As part of our rural sociology RETHINK Modernisation series, we present an article on governance mechanisms. This article explores new organisational forms, roles and partners, while presenting six vital conditions for success.
Why is it so hard for many of the innovative farm-based initiatives we see popping up everywhere to not just survive, but thrive? There are a myriad of examples – farmers who maintain their shared landscape together, cooperatives that produce and market local honey, organic farmers who work together with top chefs – more and more new alliances are popping-up.
However, these initiatives often struggle to organize themselves and to find their way in the multiple policy frameworks and piles of red tape they find themselves embedded in. So what can these initiatives do?
In response, these initiatives develop new organisational forms, come up with new role divisions and cooperate with formerly unknown partners. And they look for innovative governance mechanisms. These mechanisms can orchestrate multi-actor, multi-level and multi-sector rural development pathways, or trajectories. We believe it is essential to understand the governance mechanisms that shape these linkages in order to reconnect agriculture with the wider society.
So, we analysed the governance mechanisms of eleven European-wide case studies, as a part of the trans-disciplinary RETHINK research programme. What did we find out? Here’s six vital conditions for the successful development of multi-actor governance mechanisms.
First, informal networks are crucial in the development of new governance mechanisms. Because of an absence of formal control, they are more open-ended, and can support multiple ways of envisioning and operationalization. This allows innovative strategies to develop more easily.
Second, initiatives must find the right balance between grass root action and professionalisation. Within all cases bottom up initiatives are an important trigger for change. However, at a certain point many organizations need to scale-up and to develop more formal structures. This is the case when ,for example, they seek out a PDO certificate, apply for public payments or cooperate with other sectors. It is however important to find the right balance between informal participation and effectiveness.
Third, several small democratic units may each exercise considerable independence to make and enforce rules within a limited scope of authority. Such a polycentric decision making system increases the resilience of an initiative. The abundance of strategies within polycentric systems makes them better able to respond to sudden shocks and changes.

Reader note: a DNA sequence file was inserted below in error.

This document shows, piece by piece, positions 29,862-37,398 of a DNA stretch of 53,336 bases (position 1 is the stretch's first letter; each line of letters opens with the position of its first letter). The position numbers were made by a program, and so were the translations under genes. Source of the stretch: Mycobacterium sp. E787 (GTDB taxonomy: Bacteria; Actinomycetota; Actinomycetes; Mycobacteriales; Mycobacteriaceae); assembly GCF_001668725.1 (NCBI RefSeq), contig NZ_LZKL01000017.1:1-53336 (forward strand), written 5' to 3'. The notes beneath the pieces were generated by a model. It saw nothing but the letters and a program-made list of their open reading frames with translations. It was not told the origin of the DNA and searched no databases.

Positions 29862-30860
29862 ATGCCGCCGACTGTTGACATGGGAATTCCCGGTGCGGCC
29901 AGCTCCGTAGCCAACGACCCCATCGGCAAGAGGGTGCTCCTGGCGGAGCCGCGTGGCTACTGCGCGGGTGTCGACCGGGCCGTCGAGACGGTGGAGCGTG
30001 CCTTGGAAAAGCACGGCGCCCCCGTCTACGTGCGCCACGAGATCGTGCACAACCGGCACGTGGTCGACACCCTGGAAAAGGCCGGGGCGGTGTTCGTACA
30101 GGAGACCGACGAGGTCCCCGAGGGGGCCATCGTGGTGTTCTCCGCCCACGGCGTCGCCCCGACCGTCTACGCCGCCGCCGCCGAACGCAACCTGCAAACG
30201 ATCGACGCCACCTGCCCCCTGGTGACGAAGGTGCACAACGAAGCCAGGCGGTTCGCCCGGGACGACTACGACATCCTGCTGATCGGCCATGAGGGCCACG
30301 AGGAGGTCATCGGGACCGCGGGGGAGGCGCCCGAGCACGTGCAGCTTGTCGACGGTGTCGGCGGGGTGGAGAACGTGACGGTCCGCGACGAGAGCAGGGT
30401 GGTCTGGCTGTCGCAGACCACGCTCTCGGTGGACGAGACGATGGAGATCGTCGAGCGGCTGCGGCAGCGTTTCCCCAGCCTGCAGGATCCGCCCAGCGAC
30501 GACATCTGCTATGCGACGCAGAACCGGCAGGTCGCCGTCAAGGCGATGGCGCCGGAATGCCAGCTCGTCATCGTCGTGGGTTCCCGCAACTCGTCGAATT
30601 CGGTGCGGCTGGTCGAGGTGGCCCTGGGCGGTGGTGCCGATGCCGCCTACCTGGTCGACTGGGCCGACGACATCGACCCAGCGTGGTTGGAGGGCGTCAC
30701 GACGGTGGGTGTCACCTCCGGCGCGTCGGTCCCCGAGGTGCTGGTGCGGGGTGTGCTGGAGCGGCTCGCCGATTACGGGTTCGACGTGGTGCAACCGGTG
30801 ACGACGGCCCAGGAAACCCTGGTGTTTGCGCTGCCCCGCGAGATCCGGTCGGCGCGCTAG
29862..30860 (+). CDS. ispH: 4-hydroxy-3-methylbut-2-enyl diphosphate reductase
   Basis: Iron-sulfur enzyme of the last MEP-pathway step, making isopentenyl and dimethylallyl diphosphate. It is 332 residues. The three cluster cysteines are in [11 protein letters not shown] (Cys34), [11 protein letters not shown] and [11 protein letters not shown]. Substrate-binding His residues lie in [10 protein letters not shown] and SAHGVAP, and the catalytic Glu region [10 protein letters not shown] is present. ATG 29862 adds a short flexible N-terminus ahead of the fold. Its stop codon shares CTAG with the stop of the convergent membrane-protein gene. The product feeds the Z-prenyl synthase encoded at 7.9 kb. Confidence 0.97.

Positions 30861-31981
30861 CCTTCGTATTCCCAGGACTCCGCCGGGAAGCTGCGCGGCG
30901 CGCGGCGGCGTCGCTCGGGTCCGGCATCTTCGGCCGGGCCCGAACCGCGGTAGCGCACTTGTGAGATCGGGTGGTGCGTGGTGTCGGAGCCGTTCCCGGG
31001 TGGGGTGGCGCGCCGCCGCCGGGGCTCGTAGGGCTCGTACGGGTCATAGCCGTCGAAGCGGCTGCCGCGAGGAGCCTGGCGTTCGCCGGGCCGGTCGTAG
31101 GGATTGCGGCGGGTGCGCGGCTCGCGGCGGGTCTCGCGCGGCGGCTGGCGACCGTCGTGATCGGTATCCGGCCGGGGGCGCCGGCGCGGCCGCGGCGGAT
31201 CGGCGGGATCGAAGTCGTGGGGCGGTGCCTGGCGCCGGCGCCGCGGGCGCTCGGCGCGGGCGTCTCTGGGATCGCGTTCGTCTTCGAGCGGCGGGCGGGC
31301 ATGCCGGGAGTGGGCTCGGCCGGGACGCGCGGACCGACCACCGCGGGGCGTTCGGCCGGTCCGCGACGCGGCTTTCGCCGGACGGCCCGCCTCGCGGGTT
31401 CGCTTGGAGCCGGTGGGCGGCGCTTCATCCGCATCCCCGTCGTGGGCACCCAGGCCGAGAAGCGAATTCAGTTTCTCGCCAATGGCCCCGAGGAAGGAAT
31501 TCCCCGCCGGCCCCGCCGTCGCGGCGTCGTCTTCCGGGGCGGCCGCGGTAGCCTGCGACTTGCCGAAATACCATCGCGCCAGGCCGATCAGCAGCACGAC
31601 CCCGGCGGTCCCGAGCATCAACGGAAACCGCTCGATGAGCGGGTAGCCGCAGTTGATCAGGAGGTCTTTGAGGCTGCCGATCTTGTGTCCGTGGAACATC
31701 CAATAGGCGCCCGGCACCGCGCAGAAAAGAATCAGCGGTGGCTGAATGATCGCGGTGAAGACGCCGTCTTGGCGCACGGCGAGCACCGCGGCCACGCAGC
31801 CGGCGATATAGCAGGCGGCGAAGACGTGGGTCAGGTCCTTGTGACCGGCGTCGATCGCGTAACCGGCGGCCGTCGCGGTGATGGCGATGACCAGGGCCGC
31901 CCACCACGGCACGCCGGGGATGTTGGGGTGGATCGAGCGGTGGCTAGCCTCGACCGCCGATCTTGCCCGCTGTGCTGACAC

Fourth, policy makers must learn from pilots in the field. Although farmers fully accept that regulations are necessary, they also claim that the system is increasingly constraining them. The multitude of regulations creates high entry barriers for innovative development trajectories. The cases we encountered demonstrate that actors at the local level find creative ways to integrate different policies. Governments should use these examples to learn how to develop new policy strategies at higher political levels.
Fifth, empowering farmers to act on their choices is crucial. Policy-makers should pay attention to how farmers develop dynamic capabilities that support the process of making choices and strengthen farmers’ capacity to act. Within policy design we must leave room for farmers and other actors to develop forms of governance that fit their needs.
Sixth, never underestimate the importance of trust and transparency. Trust has been a long-recognized sine qua non of collaboration. Trust is particularly important as a central binding element in informal structures as there are no formal rules to guide and control people’s actions. Interpersonal relationships are the base needed to generate prosperity in rural areas.
Although most of these conditions are recognized by the scientific world, in practice they are rarely translated into effective policy strategies to support territorial development. Therefore, we call upon policy makers to develop strategies that take these six vital conditions into account both when developing new policy as in their day-to-day interaction actions in rural areas.
Elke Rogge is scientific director of the Social Sciences Unit of ILVO (Research institute for agriculture, fisheries and food). She graduated as a geographer at Gent University in 2001. After making an PhD on landscape perception and participation she started working at the social sciences unit of ILVO in 2007. Her research mainly focuses on territorial governance and participation within spatial planning processes in rural areas. The last couple of years she also coordinated several research projects on the (possible) role of agriculture in peri-urban areas and the governance of (local) food networks. Between 2013 and 2016 she was a guest professor at the geography department of Ghent University.
She is currently doing a PhD at the same university and at ILVO (Research institute for agriculture, fisheries and food).